Any of the trails to the beaches here on Cape Cod are pretty amazing. This trail leads out to one of the beaches on Wellfleet Harbor. So pretty, even in winter. You can even see Jeremy Point in the distance.
Have you ever seen the beaches on Wellfleet Harbor?
It seems like all of the trails through the sand dunes on Cape Cod to the beaches are just spectacular! This one in Wellfleet took my breath away.
Just gorgeous, don’t you think?
White Cedar Swamp Trail in Wellfleet is the perfect hike for the fall with all of the changing colors. This was a beautiful day, sunny and windy. It’s a fairly easy hike with the trail down to the swamp, a boardwalk over the swamp and then an old road back to the trailhead.
So pretty, don’t you think? Have you ever hiked the White Cedar Swamp Trail? It’s perfect for the whole family. Kids love it!
The beaches in Wellfleet are just gorgeous. This view is at Duck Harbor Beach, on the eastern side of Wellfleet looking out toward Provincetown.
Beautiful, don’t you think?
I love to go to Wellfleet Harbor and just sit there and relax on one of the many benches on the beach. It is so pretty as you look across the harbor, past the rock jetty, at Jeremy Point way in the distance. At really low tide you might even be able to see Billingsgate Island, off of Jeremy Point.
“Billingsgate Island was originally settled as a fishing and whaling community. Local historians sometimes call it the Atlantis of Cape Cod. At its height in the early 19th century there were over thirty homes on Billingsgate Island; later it even had its own baseball team. The first lighthouse was built in 1822. After an 1855 storm divided the island in half, a second lighthouse was built on higher ground in 1858. The new structure was made of brick with a granite foundation; the foundation stones and a scattering of bricks can still be found on the shoal.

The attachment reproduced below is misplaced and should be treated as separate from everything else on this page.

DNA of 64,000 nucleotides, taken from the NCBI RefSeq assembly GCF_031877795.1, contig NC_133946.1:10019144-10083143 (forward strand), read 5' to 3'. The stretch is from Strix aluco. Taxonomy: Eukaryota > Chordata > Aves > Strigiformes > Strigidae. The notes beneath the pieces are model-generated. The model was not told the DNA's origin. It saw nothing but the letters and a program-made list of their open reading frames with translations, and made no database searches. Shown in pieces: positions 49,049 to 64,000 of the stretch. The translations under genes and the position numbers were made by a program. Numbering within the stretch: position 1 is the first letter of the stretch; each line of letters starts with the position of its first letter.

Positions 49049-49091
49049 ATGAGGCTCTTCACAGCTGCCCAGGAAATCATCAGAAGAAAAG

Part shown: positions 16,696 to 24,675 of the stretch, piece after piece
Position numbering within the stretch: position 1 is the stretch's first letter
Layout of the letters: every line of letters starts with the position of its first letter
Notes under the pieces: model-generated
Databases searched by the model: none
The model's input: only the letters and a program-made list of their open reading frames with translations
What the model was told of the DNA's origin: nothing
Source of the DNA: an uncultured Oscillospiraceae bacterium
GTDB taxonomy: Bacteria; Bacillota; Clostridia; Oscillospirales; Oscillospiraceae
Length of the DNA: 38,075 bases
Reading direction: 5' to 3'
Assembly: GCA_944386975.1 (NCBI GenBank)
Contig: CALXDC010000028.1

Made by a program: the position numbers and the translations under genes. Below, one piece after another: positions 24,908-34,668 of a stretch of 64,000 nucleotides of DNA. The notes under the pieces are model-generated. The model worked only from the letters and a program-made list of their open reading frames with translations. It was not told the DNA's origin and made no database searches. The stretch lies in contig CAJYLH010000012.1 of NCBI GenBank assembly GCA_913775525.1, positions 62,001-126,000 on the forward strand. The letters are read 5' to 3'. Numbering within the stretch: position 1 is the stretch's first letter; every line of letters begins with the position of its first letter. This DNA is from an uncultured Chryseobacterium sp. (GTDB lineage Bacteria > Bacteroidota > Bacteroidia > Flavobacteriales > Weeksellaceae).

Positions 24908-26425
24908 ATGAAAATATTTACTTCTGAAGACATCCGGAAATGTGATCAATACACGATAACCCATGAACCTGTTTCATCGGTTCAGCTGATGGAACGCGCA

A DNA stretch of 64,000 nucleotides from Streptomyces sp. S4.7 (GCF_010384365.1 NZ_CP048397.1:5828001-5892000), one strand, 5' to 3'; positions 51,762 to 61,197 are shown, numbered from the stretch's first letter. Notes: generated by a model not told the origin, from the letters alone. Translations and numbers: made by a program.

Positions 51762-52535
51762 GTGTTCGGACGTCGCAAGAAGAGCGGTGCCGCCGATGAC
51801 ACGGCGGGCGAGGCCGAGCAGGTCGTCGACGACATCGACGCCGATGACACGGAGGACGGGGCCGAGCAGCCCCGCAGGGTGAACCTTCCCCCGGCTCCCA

The island continued to erode away with heavy flooding of the tower itself in 1873, 1875, and 1882. The lighthouse keeper died in the flooding of 1875. More than 1000 feet of sea wall was built in 1888 to protect the lighthouse, but erosion continued at a fast pace. Early in the 20th century the last families moved off Billingsgate, leaving only the lighthouse keeper and a man who guarded the shellfish beds. Many of the houses on the island were floated across the harbor to Wellfleet on rafts to prevent their loss. (Some are still standing and are known locally as Billingsgate cottages.) The 1858 lighthouse was abandoned in 1915 and destroyed by a storm in December of the same year. The last light tower was torn down in 1922.”
Phil and I kayaked out there a few years ago. What an experience… to think that so many families used to live on this island that now only can be seen at low tide.
I couldn’t decide which photograph of Uncle Tim’s Bridge in Wellfleet I like better… the horizontal or vertical. What do you think?
If you’ve never gone over the bridge and walked the trail, it’s worth the walk. There is a nice overlook with benches where you can sit and enjoy the view.